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The Spectator

Seattle University's student newspaper since 1933

The Spectator

Seattle University's student newspaper since 1933

The Spectator

A Lens Unlike Any Other

Photo courtesy of Michael Alcala
Photo courtesy of Michael Alcala

Big blockbuster films are a dime a dozen nowadays. Foreign films, however, are a tad harder to come by. Latino films can be particularly difficult to find. Luckily for residents of Seattle, there is the Seattle Latino Film Festival.

Photo courtesy of Michael Alcala
Photo courtesy of Michael Alcala

The opening night of the Seattle Latino Film Festival was held at the EMP on Friday, Oct. 2.

The Festival opened last weekend at the Egyptian Theater. With films from over 20 countries and showings of 31 films in 10 days, SLFF aims to give voice to Latino filmmakers and provide a platform for cultural education.

Jorge Enrique Gonzalez-Pacheco founded SLFF in 2008 and the festival’s conception has roots in the Seattle University community. When Gonzalez-Pacheco, an award winning poet and author of four books of poetry, first moved to Seattle many years ago, he became quick friends with Latin American studies lecturer Diana Luna, who would ultimately invite Gonzalez-Pacheco to speak to her students. The pair would become fast friends.

Noting the lack of Latino representation in the Pacific Northwest, Gonzalez-Pacheco was inspired to form a creative outlet; the Seattle Latino Film Festival.

“I talked with Diana Luna and I said, ‘Do you think it would be good to create a film festival here?’ and her answer was ‘Try,’”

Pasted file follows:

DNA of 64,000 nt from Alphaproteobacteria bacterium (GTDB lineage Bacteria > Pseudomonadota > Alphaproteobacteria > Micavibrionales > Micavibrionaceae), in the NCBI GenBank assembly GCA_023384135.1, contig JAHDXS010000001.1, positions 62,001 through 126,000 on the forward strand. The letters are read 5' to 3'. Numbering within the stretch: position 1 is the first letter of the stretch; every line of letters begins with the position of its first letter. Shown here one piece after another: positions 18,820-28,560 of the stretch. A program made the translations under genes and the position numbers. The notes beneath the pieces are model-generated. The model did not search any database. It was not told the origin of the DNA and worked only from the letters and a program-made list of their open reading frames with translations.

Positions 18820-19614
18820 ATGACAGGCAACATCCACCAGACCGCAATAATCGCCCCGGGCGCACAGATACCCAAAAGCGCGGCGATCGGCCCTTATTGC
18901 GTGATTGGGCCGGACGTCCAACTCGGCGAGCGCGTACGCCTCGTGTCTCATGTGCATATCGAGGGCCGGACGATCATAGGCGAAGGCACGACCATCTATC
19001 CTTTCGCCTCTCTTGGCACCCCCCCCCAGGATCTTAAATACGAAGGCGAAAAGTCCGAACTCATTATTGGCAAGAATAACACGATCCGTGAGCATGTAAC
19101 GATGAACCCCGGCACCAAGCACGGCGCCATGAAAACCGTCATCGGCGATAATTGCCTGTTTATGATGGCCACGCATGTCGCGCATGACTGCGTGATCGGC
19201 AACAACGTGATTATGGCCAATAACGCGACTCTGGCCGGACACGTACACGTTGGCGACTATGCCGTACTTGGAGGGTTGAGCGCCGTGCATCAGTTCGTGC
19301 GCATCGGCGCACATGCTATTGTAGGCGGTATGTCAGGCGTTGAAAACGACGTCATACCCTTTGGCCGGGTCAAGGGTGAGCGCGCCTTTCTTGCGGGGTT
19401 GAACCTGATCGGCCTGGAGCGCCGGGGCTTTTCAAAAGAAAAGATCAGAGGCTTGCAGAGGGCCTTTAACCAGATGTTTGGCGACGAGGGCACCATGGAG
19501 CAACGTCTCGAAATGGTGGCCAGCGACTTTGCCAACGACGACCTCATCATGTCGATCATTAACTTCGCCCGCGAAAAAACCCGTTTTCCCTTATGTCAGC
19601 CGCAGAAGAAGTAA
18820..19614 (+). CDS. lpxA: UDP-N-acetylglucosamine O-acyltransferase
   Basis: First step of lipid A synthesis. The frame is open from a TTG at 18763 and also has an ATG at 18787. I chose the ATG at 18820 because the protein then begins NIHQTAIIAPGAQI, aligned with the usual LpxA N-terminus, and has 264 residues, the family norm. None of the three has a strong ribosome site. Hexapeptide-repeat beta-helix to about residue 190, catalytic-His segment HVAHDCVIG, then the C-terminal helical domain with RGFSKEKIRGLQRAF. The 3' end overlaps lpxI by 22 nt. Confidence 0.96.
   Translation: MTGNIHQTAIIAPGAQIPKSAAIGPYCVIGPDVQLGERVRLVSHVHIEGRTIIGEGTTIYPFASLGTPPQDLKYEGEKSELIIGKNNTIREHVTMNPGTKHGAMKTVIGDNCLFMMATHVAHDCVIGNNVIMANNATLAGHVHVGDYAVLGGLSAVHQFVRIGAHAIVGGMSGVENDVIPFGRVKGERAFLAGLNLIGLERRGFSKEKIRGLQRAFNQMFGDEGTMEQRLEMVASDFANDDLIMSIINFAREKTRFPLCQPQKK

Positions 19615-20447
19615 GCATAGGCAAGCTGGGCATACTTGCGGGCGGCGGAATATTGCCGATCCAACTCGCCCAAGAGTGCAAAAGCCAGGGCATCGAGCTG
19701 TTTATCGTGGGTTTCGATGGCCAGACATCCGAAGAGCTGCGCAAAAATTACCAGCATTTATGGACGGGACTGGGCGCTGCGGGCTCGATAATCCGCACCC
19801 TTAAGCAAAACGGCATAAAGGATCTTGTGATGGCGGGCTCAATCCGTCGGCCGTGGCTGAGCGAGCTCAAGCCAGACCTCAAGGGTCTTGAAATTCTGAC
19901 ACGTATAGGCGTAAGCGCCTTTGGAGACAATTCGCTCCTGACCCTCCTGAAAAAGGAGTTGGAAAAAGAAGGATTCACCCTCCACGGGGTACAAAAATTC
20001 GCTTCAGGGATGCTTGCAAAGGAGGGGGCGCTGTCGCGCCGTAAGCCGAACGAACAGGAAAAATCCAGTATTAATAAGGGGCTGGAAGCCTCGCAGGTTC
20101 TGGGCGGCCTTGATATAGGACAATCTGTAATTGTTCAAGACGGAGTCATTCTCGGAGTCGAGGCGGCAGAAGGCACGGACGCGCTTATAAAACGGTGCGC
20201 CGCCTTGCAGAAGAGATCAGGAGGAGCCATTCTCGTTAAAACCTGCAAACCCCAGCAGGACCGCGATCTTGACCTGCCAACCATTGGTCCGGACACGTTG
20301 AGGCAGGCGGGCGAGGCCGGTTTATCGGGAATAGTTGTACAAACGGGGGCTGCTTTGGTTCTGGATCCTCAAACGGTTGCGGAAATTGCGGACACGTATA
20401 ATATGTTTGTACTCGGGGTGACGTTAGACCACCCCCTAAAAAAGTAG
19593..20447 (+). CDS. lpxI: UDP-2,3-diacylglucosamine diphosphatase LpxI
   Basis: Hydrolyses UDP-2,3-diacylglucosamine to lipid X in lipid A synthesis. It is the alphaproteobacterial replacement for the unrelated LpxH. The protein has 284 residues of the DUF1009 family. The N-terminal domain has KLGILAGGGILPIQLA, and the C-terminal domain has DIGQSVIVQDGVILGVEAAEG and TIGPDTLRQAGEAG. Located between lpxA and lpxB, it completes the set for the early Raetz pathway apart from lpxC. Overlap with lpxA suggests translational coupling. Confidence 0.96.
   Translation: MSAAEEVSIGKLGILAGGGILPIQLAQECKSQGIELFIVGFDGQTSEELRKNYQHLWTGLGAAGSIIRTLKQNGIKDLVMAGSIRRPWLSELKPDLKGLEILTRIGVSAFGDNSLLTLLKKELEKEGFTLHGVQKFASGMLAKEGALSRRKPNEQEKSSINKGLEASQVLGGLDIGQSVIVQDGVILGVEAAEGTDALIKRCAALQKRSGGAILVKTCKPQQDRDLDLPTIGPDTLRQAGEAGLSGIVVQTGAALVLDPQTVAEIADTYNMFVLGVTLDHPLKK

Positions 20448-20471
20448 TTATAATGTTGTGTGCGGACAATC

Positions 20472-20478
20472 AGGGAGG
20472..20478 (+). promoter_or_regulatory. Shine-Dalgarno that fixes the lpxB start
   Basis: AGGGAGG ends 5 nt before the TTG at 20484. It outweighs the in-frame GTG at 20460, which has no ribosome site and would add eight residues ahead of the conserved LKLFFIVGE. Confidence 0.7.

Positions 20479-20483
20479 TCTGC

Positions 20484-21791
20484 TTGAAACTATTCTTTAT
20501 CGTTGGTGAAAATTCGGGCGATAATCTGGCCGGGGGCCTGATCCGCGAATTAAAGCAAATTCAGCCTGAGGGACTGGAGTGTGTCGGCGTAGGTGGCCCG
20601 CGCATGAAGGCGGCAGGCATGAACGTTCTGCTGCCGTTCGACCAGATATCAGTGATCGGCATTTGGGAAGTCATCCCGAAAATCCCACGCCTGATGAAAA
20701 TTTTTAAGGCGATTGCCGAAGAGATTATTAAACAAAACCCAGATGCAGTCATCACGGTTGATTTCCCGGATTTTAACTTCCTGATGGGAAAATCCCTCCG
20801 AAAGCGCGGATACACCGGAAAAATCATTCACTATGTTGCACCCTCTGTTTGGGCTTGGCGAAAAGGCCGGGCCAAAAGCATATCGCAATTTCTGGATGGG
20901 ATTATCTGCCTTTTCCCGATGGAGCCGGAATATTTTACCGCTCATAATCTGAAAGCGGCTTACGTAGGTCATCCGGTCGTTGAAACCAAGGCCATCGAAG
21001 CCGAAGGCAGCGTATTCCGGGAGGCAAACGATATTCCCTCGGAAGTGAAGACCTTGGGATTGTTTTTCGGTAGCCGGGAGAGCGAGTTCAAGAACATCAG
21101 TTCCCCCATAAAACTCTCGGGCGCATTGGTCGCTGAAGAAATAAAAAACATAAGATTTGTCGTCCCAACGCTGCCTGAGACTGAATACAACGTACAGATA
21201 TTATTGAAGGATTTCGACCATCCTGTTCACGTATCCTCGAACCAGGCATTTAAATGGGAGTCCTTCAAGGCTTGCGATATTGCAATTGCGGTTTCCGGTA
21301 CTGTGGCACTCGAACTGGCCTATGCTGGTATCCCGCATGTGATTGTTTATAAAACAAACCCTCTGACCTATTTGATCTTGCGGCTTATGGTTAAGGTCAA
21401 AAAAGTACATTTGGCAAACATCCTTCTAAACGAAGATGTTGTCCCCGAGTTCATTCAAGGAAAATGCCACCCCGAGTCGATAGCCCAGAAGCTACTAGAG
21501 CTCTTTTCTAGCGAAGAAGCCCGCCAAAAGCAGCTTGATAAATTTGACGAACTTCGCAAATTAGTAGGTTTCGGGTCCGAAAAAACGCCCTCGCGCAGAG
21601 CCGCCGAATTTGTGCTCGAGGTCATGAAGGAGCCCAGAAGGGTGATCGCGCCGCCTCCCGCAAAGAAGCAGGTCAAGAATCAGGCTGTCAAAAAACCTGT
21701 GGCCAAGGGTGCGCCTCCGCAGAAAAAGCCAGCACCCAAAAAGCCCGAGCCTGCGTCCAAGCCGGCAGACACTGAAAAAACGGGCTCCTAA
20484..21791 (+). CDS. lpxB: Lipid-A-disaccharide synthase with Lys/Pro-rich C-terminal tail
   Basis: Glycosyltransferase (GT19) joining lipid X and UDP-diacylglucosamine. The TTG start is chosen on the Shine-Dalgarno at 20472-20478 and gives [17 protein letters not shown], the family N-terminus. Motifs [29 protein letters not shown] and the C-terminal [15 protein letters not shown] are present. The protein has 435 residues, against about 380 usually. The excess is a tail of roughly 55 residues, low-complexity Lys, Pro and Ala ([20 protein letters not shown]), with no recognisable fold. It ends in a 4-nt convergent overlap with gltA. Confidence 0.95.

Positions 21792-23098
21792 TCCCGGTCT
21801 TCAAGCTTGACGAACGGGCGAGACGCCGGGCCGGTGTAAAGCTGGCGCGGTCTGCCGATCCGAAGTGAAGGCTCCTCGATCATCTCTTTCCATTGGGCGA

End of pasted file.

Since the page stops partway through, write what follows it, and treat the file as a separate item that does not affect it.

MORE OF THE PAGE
Gonzalez-Pacheco said.

After some encouragement, networking and hard work, Gonzalez-Pacheco founded SLFF which is now in its seventh year. The SLFF aims to entertain and educate people about Latin culture by showcasing films that they may not be able to see elsewhere.

“Each [film] festival has their own personality,” explained Gonzalez-Pacheco. One of the goals of the SLFF is to represent the Latino culture in an accessible way, and that is reflected in its personality. The festival is for everyone and anyone interested in the arts and culture is encouraged to attend.

SLFF continues to thrive under Gonzalez-Pacheco’s guidance. Put on by a small group of volunteers, the festival is continuing to grow. SLFF is one of the only Latino-specific festivals that exists in the entire northwest.

“SLFF is one of the very few means of accessing quality films from all over Latin America and the Iberian peninsula here in the PNW,” said Seattle U alum Brian Cunningham.

He said that the most impressive facet of SLFF is the assortment of countries and perspectives represented at the festival and how these films bring a multitude of diverse communities together.

“Having access to this diverse array of work and quality foreign cinema in general is vital to our growth and education as a society,”
Cunningham said.

“Seattle has this creative energy all around and that’s well-known everywhere in the world,” Luna said. “It’s an asset to our community, considering our growing Hispanic population, as well as an educational tool…The films [at SLFF] explore different themes that we wouldn’t normally see.”

Gonzalez-Pacheco emphasizes the importance of sharing Latino film as a gift to the community, and a tool to educate people with regard to life outside of the United States. Films cover topics such as immigration, love, music, emerging adulthood and many others. The lens through which these films are shot, Gonzalez-Pacheco said, is unlike any other.

The festival hosts a number of events aside from screenings, panel discussions, “best of” competitions and after-party celebrations. All of these events are open to the public and those interested are encouraged to join in the festivities.

SLFF continues until Oct. 11, with screenings at various venues throughout the Seattle area. More information can be found at

Sam may be reached at [email protected]

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